08 SES 04, Schools, Physical Activity and Health: Does Age Matter?
Parallel Paper Session
This paper reports on the first phase of a three year project commissioned by the British Heart Foundation focusing on the role of secondary schools in effectively promoting physical activity, particularly to the least active. The rationale for the study emerged from the ‘accepted’ role of schools and Physical Education (PE) in promoting physical activity (Green, 2008; Shephard & Trudeau, 2000), the challenges associated with this (Cale & Harris, 2005; Trost, 2006), and evidence that some young people are particularly inactive and may even be disadvantaged by the physical activity opportunities and experiences available to them in schools (Kirk, 2010; Nazroo, 2003; Penney & Harris, 1997; O’Brien et al., 2007). The aim of the first phase of the study was to establish the needs of secondary schools with respect to the promotion of physical activity. The second phase which is currently ongoing aims to develop, implement and evaluate support for secondary schools to effectively promote physical activity, and the third phase will evaluate the impact of this support on schools, teachers and young people. Effective promotion of physical activity within schools is clearly a global issue with the World Health Organisation (2010, pp. 37-38) recommending that: ‘school policies support the provision of opportunities and programmes for physical activity; schools are provided with safe and appropriate spaces and facilities so that students can spend their time actively; and that social networks are created that encourage physical activity’. It is anticipated that the recommendations that will emanate from this particular study will be relevant to countries beyond England. The theoretical framework for the study is based on a critical ecological approach to health promotion which focuses attention on both individual factors and the social environment as targets for health promotion interventions (McLeroy et al., 1998). It addresses the importance of interventions directed at interpersonal, organisational, community, and public policy factors which support and maintain healthy behaviours. The model assumes that appropriate changes in the social environment will produce changes in individuals, and that the support of individuals in the population is essential for implementing environmental changes. Within the education sector, there has been growing interest and support for ecological, environmental or ‘whole school’ approaches to physical activity promotion, and the need to move beyond the curriculum (including the PE curriculum) has been recognised (Sallis, Bauman & Pratt, 1998; Spence & Lee, 2003). Yet, despite growing support for an ecological approach, environmental and policy interventions seem to be an under-researched component of school health promotion (French, Story & Jeffrey, 2001). The third phase of this study, in particular, is intended to contribute to the knowledge base associated with the impact of ‘whole school’ approaches to the promotion of physical activity as a health behaviour.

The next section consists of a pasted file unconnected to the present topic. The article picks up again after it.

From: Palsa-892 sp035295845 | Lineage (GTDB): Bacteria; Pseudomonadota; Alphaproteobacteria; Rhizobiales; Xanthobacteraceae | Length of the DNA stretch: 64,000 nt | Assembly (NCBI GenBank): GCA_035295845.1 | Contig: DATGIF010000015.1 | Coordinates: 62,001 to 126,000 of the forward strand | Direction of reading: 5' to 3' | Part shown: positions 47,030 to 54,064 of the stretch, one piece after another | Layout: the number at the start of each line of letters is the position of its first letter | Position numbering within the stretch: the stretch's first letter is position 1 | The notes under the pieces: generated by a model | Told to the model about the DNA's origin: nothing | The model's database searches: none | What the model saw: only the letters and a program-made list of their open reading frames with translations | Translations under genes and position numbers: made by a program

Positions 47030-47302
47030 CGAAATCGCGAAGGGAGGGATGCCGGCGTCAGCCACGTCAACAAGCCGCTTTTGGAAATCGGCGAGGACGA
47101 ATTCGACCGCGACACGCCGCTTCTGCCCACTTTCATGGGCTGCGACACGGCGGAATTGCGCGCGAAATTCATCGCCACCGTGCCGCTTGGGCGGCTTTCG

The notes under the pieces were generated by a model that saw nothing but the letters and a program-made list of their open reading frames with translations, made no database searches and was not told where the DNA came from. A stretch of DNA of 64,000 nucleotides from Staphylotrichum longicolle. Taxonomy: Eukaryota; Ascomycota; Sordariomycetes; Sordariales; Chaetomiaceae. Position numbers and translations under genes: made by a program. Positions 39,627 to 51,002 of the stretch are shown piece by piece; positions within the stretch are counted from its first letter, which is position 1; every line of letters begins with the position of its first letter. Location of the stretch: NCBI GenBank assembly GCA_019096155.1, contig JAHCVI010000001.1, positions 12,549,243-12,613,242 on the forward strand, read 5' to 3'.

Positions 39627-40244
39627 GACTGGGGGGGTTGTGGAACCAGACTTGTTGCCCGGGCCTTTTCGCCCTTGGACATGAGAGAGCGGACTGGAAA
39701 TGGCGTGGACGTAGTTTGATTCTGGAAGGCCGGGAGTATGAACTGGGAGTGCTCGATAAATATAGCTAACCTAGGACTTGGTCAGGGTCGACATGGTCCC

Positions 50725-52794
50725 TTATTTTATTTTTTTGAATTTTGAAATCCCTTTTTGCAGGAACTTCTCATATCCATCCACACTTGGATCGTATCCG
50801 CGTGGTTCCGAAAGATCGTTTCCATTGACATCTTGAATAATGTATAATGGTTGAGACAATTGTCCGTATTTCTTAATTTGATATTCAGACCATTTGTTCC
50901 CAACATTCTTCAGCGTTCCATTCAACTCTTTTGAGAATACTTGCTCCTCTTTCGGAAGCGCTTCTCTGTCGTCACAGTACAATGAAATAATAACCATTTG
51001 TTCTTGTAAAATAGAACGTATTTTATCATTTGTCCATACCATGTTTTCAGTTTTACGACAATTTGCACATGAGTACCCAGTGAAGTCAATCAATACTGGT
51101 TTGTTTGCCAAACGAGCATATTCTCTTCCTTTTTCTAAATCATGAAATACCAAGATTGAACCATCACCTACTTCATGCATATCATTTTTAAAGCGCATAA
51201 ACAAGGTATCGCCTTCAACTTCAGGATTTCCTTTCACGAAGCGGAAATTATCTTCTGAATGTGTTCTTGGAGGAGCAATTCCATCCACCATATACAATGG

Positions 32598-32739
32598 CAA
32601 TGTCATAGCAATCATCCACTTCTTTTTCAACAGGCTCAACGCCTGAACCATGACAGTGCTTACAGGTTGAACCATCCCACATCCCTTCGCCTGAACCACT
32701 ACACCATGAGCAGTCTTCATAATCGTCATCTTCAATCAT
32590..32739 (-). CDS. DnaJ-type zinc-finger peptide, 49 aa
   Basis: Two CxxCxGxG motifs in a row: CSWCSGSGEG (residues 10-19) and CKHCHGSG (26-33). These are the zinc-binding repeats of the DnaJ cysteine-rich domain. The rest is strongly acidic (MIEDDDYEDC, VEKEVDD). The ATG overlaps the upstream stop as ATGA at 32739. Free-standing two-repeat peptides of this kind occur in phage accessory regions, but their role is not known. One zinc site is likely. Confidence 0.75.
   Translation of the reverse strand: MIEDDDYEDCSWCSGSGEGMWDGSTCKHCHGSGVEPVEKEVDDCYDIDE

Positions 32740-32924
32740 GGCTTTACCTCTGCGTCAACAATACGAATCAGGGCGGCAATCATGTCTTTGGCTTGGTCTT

Cale, L. & Harris, J. (2005) Exercise and Young People (Eds.). Hampshire: Palgrave. French, S.A., Story, M. & Jeffery, R.W. (2001) Environmental influences on eating and physical activity, Annual Review of Public Health, 22, 309-335. Green, K. (2008). Understanding Physical Education. London: Sage. Kirk, D. (2010) Four Relational Issues and the Bigger Picture. In: D. Kirk. Physical Education Futures. Abingdon, Oxon: Routledge, 97-120. McLeroy, K., Bibeau, D., Steckler, A., Glanz, K. (1988). An ecologic perspective on health promotion programs. Health Education Quarterly, 15(4), 351-77. Nazroo, J. (2003). The structuring of ethnic inequalities in health: Economic position, racial discrimination and racism. American Journal of Public Health, 93(2), 277-284. O’Brien, K.S., Hunter, J.A. & Banks, M. (2007). Implicit anti-fat bias in physical educators: physical attributes, ideology and socialization, International Journal of Obesity, 31, 308-314. Penney, D. & Harris, J. (1997). Extra-curricular physical education: More of the same for the more able? Sport, Education and Society, 2(1), 41-54. Ritchie, J., & Lewis, J. (2003). Qualitative research practice: a guide for social science students and researchers. Thousand Oaks, CA: Sage. Sallis, J.F., Bauman, A. & Pratt, M. (1998) Environmental and policy interventions to promote physical activity. American Journal of Preventive Medicine, 15(4): 379-397. Shephard, R.J. & Trudeau, F. (2000). The legacy of physical education: Influences on adult lifestyle. Pediatric Exercise Science, 12, 34-50. Spence, J. & Lee, R. (2003). Toward a comprehensive model of physical activity, Psychology of Sport and Exercise, 4: 7-24. Trost, S. (2006). Public health and physical education. In D. Kirk, M. O’Sullivan and D. MacDonald (Eds.). Handbook of Physical Education. London: Sage. World Health Organisation (WHO) (2010). Global recommendations on physical activity for health. Geneva: WHO.
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